## Programming Praxis – The Golden Ratio

Today’s Programming Praxis problem is an easy one: all we have to do is make a function that calculates the golden ratio. Sadly, the provided solution already has the easiest way to do this, so all we can do is use the Haskell equivalent.

Since we want real fractions instead of floating point numbers, we’re going to need the Data.Ratio package.

`import Data.Ratio`

To calculate the golden ratio, we repeatedly take the reciprocal and add one, starting with 1 for the first step.

```golden :: Int -> Rational
golden n = iterate (succ . recip) 1 !! n```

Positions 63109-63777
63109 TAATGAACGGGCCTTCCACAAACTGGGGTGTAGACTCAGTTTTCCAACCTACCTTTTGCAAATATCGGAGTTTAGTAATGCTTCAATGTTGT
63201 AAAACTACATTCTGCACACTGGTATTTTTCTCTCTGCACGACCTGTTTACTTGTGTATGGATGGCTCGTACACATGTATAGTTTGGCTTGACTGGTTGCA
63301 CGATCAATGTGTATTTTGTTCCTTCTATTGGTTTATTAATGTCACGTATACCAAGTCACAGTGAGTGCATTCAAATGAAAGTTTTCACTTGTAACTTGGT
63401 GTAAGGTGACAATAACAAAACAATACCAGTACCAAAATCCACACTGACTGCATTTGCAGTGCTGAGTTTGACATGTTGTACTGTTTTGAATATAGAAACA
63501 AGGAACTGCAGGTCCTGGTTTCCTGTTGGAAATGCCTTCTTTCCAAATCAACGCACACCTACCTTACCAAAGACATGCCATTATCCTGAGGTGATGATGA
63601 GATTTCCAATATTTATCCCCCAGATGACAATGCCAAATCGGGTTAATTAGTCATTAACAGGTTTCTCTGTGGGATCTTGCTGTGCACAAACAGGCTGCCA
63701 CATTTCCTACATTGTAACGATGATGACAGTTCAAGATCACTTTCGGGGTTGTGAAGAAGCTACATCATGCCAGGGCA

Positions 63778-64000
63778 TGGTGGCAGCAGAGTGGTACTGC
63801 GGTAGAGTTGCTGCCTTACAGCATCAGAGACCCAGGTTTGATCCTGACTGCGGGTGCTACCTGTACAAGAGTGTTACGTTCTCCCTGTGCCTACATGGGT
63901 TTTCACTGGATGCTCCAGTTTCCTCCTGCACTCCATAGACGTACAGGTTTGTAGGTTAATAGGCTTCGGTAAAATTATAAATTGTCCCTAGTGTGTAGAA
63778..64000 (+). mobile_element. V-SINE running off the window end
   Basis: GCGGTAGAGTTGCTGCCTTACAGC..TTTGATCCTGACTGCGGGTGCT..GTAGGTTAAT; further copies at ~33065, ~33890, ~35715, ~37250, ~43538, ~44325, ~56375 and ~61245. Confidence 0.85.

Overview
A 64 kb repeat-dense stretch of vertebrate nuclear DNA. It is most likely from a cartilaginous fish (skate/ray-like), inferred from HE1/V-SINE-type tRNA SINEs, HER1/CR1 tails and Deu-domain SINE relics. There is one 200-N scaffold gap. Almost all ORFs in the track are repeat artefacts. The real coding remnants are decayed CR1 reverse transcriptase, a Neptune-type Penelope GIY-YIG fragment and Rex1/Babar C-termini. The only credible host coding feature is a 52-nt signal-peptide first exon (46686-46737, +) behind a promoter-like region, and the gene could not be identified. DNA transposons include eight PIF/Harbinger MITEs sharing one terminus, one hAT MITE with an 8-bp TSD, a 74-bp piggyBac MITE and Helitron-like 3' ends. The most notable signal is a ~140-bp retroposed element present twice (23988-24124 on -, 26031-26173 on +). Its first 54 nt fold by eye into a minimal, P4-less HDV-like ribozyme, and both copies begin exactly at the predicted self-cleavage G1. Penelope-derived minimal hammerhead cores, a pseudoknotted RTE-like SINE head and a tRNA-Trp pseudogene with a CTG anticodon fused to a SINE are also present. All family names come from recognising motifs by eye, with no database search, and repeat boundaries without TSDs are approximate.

A simple test to show it works correctly:

```main :: IO ()
main = print \$ golden 200```

And that’s all there is to it. Piece of cake.

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### 2 Responses to “Programming Praxis – The Golden Ratio”

1. Carlos Says:

You might just use the following:

goldenRatio = (1 + sqrt 5) / 2
main :: IO ()
main = print goldenRatio

2. Remco Niemeijer Says:

Naturally, but a floating point number only has a limited amount of bits and thus is limited in its accuracy. When trying to compute the 200th digit like we are in this exercise, you need to work with rational numbers to get a correct answer.